By Rabbi Yossi Lipsker
y now, everyone knows that the shuls/synagogues are closed. This might be a good a time as ever to acquaint ourselves with the overarching hierarchy of values as it pertains to praying alone at home versus praying communally at shul.
At first glance, our tradition leans heavily in favor of communal prayer. The “proof texts” requiring 10 men for a minyan are far-ranging. Biblically, the story of the spies in the Book of Numbers serves as one of the key sources. When the spies return from scouting out the land of Israel, 10 out 12 of them share a negative report. G-d isn’t happy and isn’t shy about it, either: “How much longer must I endure this evil congregation.” Since he is excluding Caleb and Joshua from this crowd, he labels the other 10 a congregation (albeit an evil one), and the precedent for a minyan was established.
A somewhat less ironic source can be found earlier in Genesis, in the story of the destruction of Sodom. Abraham is “negotiating” with G-d, trying to dissuade him by arguing against the unG-dly infliction of collateral damage. Why should innocent people suffer on account of their neighbors’ immoral behavior? “Will you stand down if I find 50 innocent people?” “Yes, says G-d.” “How about 40?” Yea … 30 …Uhuh… 20? Umm … fine … 10??? Yea, but not less! So there’s that.
The tilt in favor of group prayer is quite clear in the grammatical makeup of many of the prayers themselves. Much of the liturgical language favors the plural version of the personal pronoun “we” over “I,” as well as the plural object pronoun “us” over “me.”
A well-known example of this is in the High Holiday liturgy when we beat our chests in unison, it is “one for all and all for one” as we seek forgiveness for the “sins we have committed against you.” A less dramatic but equally significant example is the prayer for healing in the weekday Amidah recited thrice daily, asking G-d to “heal us, save us,” etc.
The group prayer experience more often than not simply feels better, because, it just feels good (most of the time) to be with others who are not merely co-worshippers, but more importantly, are also mishpacha, extended family! It’s not only good to pray with them, it feels great to just be with them!
Ironically, this is precisely where one can pivot to an argument in favor of private prayer; on the grounds of the potential lowering in degrees of seriousness inherent in any interactive social setting. One could understand the desire to forgo all the clear benefits of communal worship in favor of a solitude that fosters a different sort of meditative, often trancelike experience. In Chasidic parlance, one would call this “Davening Beyichidus,” literally translated as “Praying Alone.”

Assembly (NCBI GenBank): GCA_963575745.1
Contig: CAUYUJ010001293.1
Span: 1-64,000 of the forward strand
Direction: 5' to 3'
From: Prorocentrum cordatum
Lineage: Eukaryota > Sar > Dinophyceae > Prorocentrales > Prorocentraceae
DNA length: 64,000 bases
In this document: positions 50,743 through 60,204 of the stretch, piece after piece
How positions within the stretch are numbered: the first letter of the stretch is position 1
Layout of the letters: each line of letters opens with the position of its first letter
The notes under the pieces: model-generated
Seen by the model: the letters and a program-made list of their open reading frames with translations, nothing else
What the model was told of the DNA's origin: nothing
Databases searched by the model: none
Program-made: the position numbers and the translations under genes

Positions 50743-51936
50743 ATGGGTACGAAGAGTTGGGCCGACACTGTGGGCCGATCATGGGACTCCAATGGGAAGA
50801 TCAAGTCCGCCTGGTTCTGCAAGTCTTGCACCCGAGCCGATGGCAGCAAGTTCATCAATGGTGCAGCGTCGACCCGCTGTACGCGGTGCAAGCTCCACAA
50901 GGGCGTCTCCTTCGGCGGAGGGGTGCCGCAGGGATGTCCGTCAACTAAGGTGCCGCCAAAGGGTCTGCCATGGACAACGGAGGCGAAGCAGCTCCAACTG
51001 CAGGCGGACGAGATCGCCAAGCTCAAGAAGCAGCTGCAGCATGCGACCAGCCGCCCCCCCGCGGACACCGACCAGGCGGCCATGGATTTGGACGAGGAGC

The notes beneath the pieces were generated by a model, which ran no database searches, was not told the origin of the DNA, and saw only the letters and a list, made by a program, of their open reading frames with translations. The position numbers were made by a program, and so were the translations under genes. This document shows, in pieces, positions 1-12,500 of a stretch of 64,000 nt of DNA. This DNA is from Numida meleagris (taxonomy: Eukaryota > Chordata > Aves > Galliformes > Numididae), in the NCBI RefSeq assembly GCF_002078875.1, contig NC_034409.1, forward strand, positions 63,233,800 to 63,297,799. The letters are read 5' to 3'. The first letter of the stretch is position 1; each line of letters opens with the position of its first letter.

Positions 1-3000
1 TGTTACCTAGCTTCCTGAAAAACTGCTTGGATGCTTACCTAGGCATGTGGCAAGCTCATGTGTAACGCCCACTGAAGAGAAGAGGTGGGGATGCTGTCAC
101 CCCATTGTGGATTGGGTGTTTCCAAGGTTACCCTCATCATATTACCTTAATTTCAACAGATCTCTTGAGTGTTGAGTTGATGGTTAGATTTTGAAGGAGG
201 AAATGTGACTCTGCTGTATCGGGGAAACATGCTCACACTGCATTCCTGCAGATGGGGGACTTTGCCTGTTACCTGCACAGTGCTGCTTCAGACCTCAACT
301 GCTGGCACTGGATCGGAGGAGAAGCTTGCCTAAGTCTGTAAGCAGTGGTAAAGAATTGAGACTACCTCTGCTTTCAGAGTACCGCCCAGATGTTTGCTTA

As of last week, these positions, while important to know, have become as irrelevant as the debate over whether it is preferable to pray in our local synagogue or inside the Holy Temple in Jerusalem, which was destroyed by the Romans over 2,000 years ago (We are so fortunate to have access to the remaining Western Wall as today’s most sacred Jewish space, even if today we can’t pray there, either). The local synagogues that have been shut down are for all practical purposes no different than the Temple, in the sense that we can’t be in either of them. It would be the same in reverse if the Temple in Jerusalem was shuttered 2,000 years ago because of the dangers posed by the transmission of coronavirus, while Chabad of the North Shore was destroyed by the Romans last week.
So just as the Jewish community 2,000 years ago adapted to the new reality of a hiatus from the temple for an unknown period of time, we now face a new Jewish reality that requires us to pray alone for health reasons. It’s a hard adjustment. It’s a loss that cuts deep into an experience that is very meaningful to so many of us. On the other hand, it might be welcomed by those who have always wanted to pray alone.
I think the real take-home point is that in these circumstances, the adjustment of our spiritual practice is not a deviation from the norm. As long as it lasts, it has become the new norm.
Though the Jewish ethos of “pikuach nefesh” (loosely translated as prioritizing health over all and every religious consideration or the safeguarding of health) trumps the importance of Jewish practice, including in this case praying with/in close proximity to others, I am unaware of any legal precedents mandating that we change the plural centric liturgy to one that is more singular friendly as a nod to a different reality. The fact is that the language doesn’t change! Can this mean that the power of the community remains embedded in the liturgy? And if so, under these circumstances, does praying alone activate much if not all of the energy contained in a community worship setting?
Can it be that since we are all in this aloneness together, that sense of what we have lost can become an ode to what we might gain as well? Can the warm potency of the group, echoed in the unchanged plural liturgy, recited by an individual … alone, quarantined from his brothers, allude to the experiential Mizrach/East direction that we all can and must now face together? I’m thinking, yes! What do you think?
On a different note … I truly miss seeing each of you! I have begun to systematically reach out to every single person I know on the North Shore and beyond, mostly old school phone calls, just to check in and say hello and see how you are. Feel free to beat me to it!
Much love and Shabbat Shalom,
Rabbi Yossi Lipsker is the founder of Chabad of the North Shore.